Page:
Your Guide to Buying Fabric Wall Hangings

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Your Guide to Buying Fabric Wall Hangings

Wall hangings are a type of textile artwork that has been created throughout the centuries for many different purposes, including historical depiction and storytelling, for example. Various wall hangings have history in several areas of the world and from many historical periods. Some examples of historical pieces are given below. Hangings are popular pieces of artwork, as they are interesting, versatile, and often unusual pieces that can be used as a talking point for a room or simply be complementary to the chosen decoration. Tapestries are the most well-known type of wall hangings, and they have the added bonus of insulation. More recently, sculpted metal wall artwork has become available: these and other “green” hangings made from recycled materials are very popular.

Choosing your Fabric Wall Hangings

Although finding the fabric wall hanging that will be best for a room can be a combination of individual taste and suitability for purpose, there are many criteria that can be utilised in this process. Considerations can include colour scheme, design, material, setting and cost, as well as thinking about the purpose of the wall hanging: is it for pure decoration, insulation, or covering a flaw in a wall? Will the hanging be adhered immediately to the wall, or hung from a rail? Both commercial and unique fabric wall hangings can be bought in stores, at art exhibitions, or online.

History and types of Fabric Wall Hangings

Wall hangings are usually made from cotton or wool, and less often made of metal. Today's wall hangings may be mass-produced with an integral pattern or texture, handmade pieces may have unique decoration, and one-off embroidering, and “green”, environmentally friendly pieces may be fashioned from recycled materials (e.g. sofa coverings). The designs of a fabric hanging can be worked in at manufacture or stitched in later. Place of origin will also give some flavour to the artwork, particularly in design, style and method of manufacture. Here are some historical wall hangings, their materials and their purpose:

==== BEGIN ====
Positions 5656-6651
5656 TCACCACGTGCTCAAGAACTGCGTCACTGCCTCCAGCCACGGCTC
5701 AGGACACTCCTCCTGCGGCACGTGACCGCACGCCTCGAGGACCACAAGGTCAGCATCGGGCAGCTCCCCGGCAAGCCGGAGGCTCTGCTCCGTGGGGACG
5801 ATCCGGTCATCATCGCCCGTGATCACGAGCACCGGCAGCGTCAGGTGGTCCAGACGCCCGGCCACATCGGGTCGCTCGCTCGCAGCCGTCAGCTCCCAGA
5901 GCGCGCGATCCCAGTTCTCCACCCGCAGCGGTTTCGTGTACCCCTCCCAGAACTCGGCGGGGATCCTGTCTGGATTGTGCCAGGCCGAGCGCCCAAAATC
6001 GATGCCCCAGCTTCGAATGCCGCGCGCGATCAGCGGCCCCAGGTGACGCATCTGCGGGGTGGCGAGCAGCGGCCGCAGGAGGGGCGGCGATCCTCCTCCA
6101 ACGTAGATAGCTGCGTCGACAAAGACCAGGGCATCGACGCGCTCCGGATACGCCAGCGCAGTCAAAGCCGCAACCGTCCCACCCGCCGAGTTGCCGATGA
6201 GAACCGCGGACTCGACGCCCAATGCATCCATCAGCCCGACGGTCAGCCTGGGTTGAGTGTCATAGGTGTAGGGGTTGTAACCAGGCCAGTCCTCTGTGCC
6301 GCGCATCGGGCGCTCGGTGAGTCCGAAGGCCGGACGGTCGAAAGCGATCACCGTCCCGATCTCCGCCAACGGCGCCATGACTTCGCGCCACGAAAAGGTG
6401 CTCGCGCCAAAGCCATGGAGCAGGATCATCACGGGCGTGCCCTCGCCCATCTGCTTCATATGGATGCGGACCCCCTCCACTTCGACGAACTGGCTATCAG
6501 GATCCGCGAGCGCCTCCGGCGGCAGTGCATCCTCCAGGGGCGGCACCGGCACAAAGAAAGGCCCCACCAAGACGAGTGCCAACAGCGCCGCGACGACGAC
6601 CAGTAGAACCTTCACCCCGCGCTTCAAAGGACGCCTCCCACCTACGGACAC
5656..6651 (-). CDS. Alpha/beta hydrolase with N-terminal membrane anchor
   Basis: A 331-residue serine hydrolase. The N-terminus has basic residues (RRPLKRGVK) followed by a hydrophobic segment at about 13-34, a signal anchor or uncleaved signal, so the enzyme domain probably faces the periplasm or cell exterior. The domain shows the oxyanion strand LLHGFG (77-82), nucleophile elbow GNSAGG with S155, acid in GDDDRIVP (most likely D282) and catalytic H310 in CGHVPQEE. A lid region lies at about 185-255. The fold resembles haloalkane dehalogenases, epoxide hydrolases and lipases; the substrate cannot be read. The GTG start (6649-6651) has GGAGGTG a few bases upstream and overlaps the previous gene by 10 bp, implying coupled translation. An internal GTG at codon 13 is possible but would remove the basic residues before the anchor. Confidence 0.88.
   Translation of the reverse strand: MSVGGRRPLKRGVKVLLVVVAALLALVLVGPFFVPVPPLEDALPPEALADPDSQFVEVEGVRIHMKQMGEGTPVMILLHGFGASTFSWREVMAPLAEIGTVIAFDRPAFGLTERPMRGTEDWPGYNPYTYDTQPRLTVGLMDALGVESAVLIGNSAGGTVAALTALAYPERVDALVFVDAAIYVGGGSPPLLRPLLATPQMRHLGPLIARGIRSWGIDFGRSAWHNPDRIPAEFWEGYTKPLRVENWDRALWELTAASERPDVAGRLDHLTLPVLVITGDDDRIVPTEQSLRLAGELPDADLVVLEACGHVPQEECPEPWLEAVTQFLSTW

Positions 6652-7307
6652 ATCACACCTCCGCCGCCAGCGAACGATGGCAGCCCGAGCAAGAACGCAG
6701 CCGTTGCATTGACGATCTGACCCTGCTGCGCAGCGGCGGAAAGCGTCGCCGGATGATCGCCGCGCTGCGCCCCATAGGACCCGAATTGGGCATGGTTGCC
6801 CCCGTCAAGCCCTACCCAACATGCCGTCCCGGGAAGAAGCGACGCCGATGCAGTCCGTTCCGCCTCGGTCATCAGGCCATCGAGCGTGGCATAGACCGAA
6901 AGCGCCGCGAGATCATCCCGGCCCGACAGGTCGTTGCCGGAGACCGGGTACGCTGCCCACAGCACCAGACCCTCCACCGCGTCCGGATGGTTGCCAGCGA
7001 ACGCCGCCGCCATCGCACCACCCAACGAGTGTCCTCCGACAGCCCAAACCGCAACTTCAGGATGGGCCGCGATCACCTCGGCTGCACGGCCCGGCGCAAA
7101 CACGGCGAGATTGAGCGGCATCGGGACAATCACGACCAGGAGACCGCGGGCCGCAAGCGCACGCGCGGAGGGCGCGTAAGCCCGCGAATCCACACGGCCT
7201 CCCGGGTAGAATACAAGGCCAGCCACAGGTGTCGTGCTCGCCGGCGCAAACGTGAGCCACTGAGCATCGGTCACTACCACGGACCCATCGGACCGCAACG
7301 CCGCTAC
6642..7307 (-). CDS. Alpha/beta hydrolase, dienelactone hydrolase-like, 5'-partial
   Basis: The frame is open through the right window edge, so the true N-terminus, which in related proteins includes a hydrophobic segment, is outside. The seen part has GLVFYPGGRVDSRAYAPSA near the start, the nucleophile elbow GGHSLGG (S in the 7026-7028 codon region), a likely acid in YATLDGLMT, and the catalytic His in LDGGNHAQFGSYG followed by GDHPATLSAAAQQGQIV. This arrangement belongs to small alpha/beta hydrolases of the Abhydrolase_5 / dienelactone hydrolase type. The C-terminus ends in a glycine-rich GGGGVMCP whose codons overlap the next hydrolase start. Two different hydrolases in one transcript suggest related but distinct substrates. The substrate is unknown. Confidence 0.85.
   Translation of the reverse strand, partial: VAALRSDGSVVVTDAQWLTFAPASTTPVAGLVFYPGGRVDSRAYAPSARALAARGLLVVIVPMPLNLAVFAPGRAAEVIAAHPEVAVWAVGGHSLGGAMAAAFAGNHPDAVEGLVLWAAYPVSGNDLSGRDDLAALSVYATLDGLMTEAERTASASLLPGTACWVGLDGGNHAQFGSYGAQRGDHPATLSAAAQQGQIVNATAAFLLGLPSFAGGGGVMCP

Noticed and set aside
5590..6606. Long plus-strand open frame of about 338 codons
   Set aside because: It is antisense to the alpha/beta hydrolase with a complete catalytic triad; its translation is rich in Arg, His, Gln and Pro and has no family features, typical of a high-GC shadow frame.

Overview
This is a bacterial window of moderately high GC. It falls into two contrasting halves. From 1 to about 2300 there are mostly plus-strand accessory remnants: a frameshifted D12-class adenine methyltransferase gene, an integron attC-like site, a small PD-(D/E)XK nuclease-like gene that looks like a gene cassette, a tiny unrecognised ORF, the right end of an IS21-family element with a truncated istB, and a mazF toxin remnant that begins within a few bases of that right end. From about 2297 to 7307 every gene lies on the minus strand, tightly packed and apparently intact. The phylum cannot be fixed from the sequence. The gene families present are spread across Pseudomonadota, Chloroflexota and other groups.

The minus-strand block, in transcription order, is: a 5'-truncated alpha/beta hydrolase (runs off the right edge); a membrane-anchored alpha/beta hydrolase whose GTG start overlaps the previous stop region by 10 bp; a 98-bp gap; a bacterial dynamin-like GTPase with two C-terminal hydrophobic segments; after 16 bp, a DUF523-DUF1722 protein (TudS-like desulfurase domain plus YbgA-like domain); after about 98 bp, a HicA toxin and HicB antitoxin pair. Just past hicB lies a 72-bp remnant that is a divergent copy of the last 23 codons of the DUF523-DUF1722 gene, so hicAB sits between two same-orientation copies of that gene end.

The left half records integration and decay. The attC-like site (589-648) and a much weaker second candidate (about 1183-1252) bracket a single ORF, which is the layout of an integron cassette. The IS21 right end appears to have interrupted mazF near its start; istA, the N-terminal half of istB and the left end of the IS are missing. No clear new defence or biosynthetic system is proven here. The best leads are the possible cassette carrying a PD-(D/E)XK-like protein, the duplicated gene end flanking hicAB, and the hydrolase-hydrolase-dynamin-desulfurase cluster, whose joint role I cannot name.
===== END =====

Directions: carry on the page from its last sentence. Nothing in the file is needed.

Bayeux Tapestry France

A huge length of linen hand-embroidered with wool, not an actual tapestry as named. The Bayeux Tapestry is a French work from the 1070s, and shows the lead-up to the famous 1066 Battle of Hastings. Overall, the panels add up to over 68 metres long.

Hestia Tapestry  Greece

A 6th century AD hanging embroidered in wool on a background of linen. It depicts the Greek goddess Hestia, and is titled Hestia Polyolbos. This means: Hestia, full of blessings.

The Hunt for the Unicorn - Netherlands

Telling a story of a hunt for the fictional horse-being, this is a set of embroidered panels made between 1495 and 1505. The colourful panels are made of wool, with silken and some metallic thread: extremely expensive for the time!

Types of Fabric used for Wall Hangings

Fabric wall hangings for a modern home are normally chosen only for decorative purposes, but it is useful to take into account the properties of different materials before finding a wall hanging. Some fabric wall hangings may not be suitable for the chosen display type and for their purpose.